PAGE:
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Raising energy efficiency standards – responsibilities and assistance Fiona Hart Project Development Manager National Energy Action (NEA)

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Presentation on theme: "Raising energy efficiency standards – responsibilities and assistance Fiona Hart Project Development Manager National Energy Action (NEA)"— Presentation transcript:

1 Raising energy efficiency standards – responsibilities and assistance Fiona Hart Project Development Manager National Energy Action (NEA)

2 Overview  NEA – who we are  Fuel poverty – causes and effects  Increasing energy efficiency  Current legislation – HHSRS  Support for private sector landlords  Green Deal and legislative changes  Questions and discussion  Feed-back and further information

3 National Energy Action – who we are  National fuel poverty charity  Established 1981  Supporting households in fuel poverty  Supporting organisations that work with fuel poor households  Campaigning and working with government  Working with businesses and utility companies  Research and demonstration projects 

4 Fuel poverty in the private rented sector - Causes Definition of fuel poverty “The inability to afford to heat the home adequately”.  Households that need to spend more than 10% of their income on fuel  Children, young people, chronically sick, disabled, older people and low income groups are most at risk Private rented sector specific causes  ‘Hard to treat’ properties  Investment rationale is driven by the market and regulations as opposed to investment in own home  Low income / vulnerable households  Transient populations Exacerbated by:  Rising fuel prices  Recession and overall inflation  Colder winters

5 Fuel poverty in the private rented sector - Effects Potential issues for the landlord  Deterioration of the property  Increased maintenance and repair costs  Reduction in the asset value of the property  Fuel arrears attached to property  Rent arrears  Reduction in re-let potential Impact on tenant  Cold, damp home  Condensation and mould  Difficulties paying fuel bills  Health problems worsened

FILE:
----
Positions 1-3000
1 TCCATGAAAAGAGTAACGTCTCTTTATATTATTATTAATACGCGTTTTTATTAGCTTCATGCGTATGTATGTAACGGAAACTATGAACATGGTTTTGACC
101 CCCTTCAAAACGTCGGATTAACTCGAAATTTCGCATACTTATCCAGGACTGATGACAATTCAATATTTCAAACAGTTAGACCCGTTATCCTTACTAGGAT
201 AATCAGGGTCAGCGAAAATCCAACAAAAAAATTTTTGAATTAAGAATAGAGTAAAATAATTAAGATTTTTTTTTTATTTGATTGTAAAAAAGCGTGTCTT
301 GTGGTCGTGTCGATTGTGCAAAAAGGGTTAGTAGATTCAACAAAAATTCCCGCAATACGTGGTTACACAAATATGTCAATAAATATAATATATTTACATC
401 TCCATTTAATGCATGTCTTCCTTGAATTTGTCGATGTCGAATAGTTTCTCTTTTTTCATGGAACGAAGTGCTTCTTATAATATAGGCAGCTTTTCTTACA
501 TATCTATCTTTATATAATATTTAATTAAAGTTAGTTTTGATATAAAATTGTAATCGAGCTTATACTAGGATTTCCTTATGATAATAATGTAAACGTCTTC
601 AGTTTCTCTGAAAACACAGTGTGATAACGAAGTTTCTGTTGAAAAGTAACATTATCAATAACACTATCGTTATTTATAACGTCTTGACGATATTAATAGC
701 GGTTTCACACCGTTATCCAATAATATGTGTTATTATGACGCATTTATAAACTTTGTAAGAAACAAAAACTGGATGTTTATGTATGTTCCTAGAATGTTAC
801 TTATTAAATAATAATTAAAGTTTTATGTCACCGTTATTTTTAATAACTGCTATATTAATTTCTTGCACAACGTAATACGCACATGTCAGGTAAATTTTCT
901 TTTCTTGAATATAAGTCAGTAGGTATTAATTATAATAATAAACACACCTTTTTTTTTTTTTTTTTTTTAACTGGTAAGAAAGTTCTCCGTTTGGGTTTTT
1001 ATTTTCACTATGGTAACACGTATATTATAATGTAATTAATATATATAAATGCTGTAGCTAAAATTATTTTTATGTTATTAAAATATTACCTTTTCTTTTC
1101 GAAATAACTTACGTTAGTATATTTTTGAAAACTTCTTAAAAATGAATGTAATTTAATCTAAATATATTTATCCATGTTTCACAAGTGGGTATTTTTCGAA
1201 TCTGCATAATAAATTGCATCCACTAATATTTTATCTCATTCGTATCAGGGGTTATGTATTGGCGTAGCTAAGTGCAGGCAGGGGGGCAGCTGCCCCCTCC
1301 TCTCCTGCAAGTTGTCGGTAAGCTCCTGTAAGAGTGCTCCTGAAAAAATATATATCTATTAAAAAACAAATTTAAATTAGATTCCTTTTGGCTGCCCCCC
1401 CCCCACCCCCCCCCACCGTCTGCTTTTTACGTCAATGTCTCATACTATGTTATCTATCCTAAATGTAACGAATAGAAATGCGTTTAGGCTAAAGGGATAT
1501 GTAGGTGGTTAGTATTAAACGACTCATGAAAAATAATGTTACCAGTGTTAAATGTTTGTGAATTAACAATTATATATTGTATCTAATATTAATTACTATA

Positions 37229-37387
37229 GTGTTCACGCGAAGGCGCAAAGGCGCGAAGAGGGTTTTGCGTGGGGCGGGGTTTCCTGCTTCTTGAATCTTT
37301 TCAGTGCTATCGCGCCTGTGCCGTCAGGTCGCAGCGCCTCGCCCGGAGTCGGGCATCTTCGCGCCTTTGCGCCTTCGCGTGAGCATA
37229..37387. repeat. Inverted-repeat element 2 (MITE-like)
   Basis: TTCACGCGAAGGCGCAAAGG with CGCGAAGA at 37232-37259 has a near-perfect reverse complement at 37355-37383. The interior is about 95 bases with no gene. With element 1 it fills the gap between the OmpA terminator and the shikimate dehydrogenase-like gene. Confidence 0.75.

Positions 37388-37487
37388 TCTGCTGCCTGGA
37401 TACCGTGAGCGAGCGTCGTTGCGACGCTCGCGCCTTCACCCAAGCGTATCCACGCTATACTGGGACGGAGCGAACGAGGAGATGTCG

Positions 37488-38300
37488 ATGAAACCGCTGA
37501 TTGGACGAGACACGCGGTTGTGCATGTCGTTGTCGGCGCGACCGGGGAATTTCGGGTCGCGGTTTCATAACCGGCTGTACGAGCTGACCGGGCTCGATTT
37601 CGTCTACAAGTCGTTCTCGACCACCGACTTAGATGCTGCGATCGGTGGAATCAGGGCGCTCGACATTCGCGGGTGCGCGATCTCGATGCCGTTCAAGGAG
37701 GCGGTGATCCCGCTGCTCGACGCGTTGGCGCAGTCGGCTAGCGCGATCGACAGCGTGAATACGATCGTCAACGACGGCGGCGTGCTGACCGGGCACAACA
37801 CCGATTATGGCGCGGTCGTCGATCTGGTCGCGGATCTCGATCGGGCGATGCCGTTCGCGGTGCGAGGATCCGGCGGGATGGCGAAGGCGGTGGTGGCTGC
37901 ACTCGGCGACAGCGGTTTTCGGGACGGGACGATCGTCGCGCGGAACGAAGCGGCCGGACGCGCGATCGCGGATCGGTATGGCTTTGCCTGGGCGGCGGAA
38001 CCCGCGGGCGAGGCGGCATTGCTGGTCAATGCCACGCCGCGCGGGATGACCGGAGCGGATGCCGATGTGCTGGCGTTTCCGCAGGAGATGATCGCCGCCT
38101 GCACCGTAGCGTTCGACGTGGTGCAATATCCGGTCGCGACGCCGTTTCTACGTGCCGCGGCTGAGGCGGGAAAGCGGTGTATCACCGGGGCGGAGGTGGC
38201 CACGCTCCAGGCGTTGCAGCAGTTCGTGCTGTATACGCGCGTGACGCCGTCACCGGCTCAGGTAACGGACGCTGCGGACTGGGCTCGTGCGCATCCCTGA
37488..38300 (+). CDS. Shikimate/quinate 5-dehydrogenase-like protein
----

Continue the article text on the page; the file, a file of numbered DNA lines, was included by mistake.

6 Increasing energy efficiency in the private rented sector – prioritisation 35% Walls Savings: £130 - £160 25% Roof Savings: £50 - £180 10% Windows Savings: Up to £165 15% Draughts Savings: £20 15% Floor Savings: £20 - £70

7 Increasing energy efficiency in the private rented sector – measures Insulation  Loft  Cavity wall  Solid wall  Highly recommended where there is electric / oil heating Heating  Consider new efficient system where old / partial system or frequent callouts for repairs  Heating controls Ventilation  Extractor fans  Trickle vents in windows Advice to tenants

8 Increasing energy efficiency in the private rented sector – tenants Role of tenants  Efficient use of heating and hot water systems  Lifestyle factors that decrease potential condensation  All inclusive rents could result in high landlord fuel bills; these can be reduced through energy efficiency measures Advice pack for tenants  Heating control instructions  Energy advice leaflet  Advice on minimising condensation  Instructions on engaging with energy companies:  Sources of advice - Home Heat Helpline, CAB, Debt advice agencies